Lexmark says that its software assets are not only essential in helping to resolve business process issues for customers, but also key to driving top-line revenue growth. The Kofax acquisition alone nearly doubles Lexmark’s Enterprise Software annualized revenue. In fiscal Q2, Lexmark’s Enterprise Software and MPS combined revenues grew 37 percent, and now comprise 40 percent of total revenue. Those are impressive numbers, but Lexmark believes it can drive further growth by leveraging solutions to target specific vertical industries, particularly in the mid-market customer segment.
Lexmark is banking on what it calls three key differentiators to help take its strategy to the customer and the channel: best-in-class A4 MFPs for the office environment; a solutions portfolio that will allow customers to leverage the smart MFP as an on-ramp and off-ramp to information; and deep industry expertise in specific markets where inefficient information silos are prevalent.
Much of the discussion with executives during the analyst event focused on Lexmark’s Business Solutions Dealer (BSD) program. According to Greg Chavers, director of Lexmark’s U.S. Copier Channel Sales, Lexmark is pleased with the growth and coverage it has nurtured from its BSD channel to date. Nevertheless, the firm is moving into what it calls Phase 2 for the BSD channel to better align incentives and target goals to address the open market. “The focus is on improving profitability for the dealer,” Chavers says.
The plan is for Lexmark to help dealers along an accelerated growth plan fueled by solutions aimed at the mid-market opportunity. Lexmark defines the mid-level market as customers that fall immediately below its named enterprise accounts, with between 500 and 4,000 employees. According to Chavers, there are approximately 200,000 businesses in the U.S. that fall into this category, so this is obviously a huge opportunity for Lexmark and its channel partners.
Lexmark says it will open up resources previously available only to enterprise businesses to help partners attack the mid-market segment. “We are going to give our partners the solutions and support they need to attack those accounts,” Chavers explains. “Our partners have asked us for the ability to use some of our enterprise services and solutions, and we are going to open up those resources to the channel to attack the mid-market opportunity.”
Even with all of the focus on solutions, Lexmark is quick to point out that hard-copy imaging will always be a key part of its business. The firm notes that every part of its strategy revolves around the business of output, and that the continued migration toward software and solutions is key to driving increased hardware sales. In fact, Lexmark stated that imaging would likely represent the majority of its business for at least the next five years.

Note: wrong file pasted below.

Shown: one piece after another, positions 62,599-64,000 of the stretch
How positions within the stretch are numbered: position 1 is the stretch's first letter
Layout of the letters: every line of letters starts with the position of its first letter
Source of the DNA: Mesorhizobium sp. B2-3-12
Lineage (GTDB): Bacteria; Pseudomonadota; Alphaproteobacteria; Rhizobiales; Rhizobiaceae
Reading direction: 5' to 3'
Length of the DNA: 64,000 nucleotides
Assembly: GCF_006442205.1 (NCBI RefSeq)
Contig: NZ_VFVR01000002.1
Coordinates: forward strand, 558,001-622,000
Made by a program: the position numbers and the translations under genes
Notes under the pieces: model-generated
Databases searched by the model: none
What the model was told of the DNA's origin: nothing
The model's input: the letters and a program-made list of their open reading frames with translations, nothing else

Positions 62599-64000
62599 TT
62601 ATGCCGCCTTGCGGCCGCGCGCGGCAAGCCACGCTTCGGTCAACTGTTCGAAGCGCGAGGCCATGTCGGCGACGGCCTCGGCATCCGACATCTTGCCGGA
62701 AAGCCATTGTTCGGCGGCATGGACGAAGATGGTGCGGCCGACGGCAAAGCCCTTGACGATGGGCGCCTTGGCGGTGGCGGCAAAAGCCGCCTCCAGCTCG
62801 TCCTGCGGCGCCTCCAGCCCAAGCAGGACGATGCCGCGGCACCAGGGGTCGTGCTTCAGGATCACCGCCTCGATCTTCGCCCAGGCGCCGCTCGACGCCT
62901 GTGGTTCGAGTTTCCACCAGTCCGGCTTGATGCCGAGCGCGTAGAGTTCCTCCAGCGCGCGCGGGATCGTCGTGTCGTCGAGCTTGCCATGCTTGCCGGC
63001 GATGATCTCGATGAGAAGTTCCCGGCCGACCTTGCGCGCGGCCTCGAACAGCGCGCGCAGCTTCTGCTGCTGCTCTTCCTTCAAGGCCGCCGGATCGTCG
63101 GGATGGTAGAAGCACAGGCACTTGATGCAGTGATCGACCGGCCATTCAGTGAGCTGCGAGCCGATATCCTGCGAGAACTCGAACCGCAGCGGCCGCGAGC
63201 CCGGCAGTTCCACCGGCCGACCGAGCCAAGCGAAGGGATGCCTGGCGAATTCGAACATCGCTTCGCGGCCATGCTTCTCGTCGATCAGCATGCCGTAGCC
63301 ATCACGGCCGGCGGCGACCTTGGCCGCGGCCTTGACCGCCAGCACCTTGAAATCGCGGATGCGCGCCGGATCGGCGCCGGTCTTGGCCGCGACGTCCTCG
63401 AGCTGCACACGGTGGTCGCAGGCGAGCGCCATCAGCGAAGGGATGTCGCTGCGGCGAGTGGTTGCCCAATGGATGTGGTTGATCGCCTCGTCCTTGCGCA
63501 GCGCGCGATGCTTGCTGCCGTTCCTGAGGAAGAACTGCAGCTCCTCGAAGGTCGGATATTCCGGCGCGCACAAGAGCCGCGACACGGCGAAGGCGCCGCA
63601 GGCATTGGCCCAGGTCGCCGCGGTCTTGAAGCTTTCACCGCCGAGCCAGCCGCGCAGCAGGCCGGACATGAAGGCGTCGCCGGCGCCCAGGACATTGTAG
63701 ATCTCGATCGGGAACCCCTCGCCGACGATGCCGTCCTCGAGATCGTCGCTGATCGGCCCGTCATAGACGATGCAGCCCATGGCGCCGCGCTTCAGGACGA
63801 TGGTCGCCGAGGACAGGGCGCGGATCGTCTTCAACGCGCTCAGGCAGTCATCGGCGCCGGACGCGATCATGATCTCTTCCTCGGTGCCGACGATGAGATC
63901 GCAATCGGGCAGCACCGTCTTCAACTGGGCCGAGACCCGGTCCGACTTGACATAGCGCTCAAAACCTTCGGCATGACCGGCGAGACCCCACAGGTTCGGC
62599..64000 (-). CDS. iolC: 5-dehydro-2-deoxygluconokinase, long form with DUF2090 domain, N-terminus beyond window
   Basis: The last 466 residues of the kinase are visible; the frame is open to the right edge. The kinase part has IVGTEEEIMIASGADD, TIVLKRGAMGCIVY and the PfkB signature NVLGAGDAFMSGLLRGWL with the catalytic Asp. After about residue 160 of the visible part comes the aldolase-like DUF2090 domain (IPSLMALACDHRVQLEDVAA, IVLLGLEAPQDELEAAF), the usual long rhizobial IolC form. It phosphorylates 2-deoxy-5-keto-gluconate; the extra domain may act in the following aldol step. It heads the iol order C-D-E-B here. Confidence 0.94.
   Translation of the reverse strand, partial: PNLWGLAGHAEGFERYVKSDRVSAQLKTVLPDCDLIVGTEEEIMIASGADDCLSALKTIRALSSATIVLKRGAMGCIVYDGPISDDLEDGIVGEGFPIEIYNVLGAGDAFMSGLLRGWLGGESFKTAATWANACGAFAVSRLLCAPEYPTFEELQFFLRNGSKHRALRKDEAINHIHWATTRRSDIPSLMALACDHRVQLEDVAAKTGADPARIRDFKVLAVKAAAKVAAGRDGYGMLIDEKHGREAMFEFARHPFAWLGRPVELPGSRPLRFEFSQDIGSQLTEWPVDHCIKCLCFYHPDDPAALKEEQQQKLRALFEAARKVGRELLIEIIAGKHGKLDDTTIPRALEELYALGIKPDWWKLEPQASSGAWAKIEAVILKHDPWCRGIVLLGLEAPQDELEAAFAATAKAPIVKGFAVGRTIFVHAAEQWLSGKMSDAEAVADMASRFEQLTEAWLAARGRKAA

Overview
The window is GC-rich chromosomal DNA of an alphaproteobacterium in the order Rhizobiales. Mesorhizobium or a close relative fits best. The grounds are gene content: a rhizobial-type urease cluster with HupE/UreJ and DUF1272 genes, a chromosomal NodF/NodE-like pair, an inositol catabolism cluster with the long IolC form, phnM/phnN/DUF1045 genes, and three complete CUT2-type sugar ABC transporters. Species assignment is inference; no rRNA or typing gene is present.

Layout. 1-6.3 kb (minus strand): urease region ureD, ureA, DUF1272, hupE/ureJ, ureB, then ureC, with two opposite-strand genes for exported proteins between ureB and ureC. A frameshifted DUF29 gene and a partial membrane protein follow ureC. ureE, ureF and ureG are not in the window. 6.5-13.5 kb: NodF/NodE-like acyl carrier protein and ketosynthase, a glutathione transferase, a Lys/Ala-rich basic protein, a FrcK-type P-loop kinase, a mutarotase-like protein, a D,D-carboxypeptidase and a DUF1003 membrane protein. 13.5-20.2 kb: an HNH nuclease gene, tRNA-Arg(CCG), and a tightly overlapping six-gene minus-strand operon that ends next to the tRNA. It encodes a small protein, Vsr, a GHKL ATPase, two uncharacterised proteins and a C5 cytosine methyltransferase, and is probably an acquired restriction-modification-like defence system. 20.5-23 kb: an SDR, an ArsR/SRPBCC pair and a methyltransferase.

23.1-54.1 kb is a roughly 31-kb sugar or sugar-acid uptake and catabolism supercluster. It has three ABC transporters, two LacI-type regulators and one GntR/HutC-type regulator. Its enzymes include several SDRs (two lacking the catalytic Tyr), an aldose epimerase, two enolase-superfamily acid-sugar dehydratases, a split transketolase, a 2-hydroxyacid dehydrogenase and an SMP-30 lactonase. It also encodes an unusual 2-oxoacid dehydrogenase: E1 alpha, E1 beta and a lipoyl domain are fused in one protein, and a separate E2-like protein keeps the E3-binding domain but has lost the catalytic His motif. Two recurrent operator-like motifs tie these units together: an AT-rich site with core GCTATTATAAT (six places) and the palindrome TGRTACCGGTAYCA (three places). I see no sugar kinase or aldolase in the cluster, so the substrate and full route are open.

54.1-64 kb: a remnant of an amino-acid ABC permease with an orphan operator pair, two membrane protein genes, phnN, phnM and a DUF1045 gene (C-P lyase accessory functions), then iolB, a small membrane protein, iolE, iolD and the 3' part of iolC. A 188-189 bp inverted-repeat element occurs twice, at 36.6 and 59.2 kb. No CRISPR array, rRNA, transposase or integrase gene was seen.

Lexmark has done a masterful job of building its solutions portfolio, while bolstering its position in the overall hardcopy market. In comparison with traditional A3 vendors, Lexmark’s BSD program is still in its infancy. Nevertheless, the firm continues to make strides with office equipment dealers thanks to its solid A4 platform and broad range of solutions-enabled machines.
Leveraging solutions-enabled MFPs as an on- and off-ramp to the network is a crucial strategic play but not necessarily a differentiated strategy. Pretty much every hardcopy OEM these days is taking a similar tact. Lexmark’s success in the enterprise sector has stemmed from its strength in specific verticals, such as healthcare, retail, finance, legal, and hospitality. Lexmark needs to develop its partner solutions programs to drive channel enablement in these same vertical industries so it can replicate the success it has had with direct accounts.
That, in part, is what the Phase 2 BSD program is all about. With acquisitions such as Perceptive, Kofax and ReadSoft, Lexmark certainly has the software assets to address customer needs related to information management. It will be interesting to see how effectively Lexmark can be at bringing these solutions capabilities to its channel partners.
Robert Palmer is chief analyst and a managing partner for BPO Media, which publishes The Imaging Channel and Workflow magazines. As a market analyst and industry consultant, Palmer has more than 25 years experience in the imaging industry covering technology and business sectors for prominent market research firms such as Lyra Research and InfoTrends. Palmer is a popular speaker and he presents regularly at industry conferences and trade events in the U.S., Europe, and Japan. He is also active in a variety of imaging industry forums and currently serves on the board of directors for the Managed Print Services Association (MPSA). Contact him at firstname.lastname@example.org.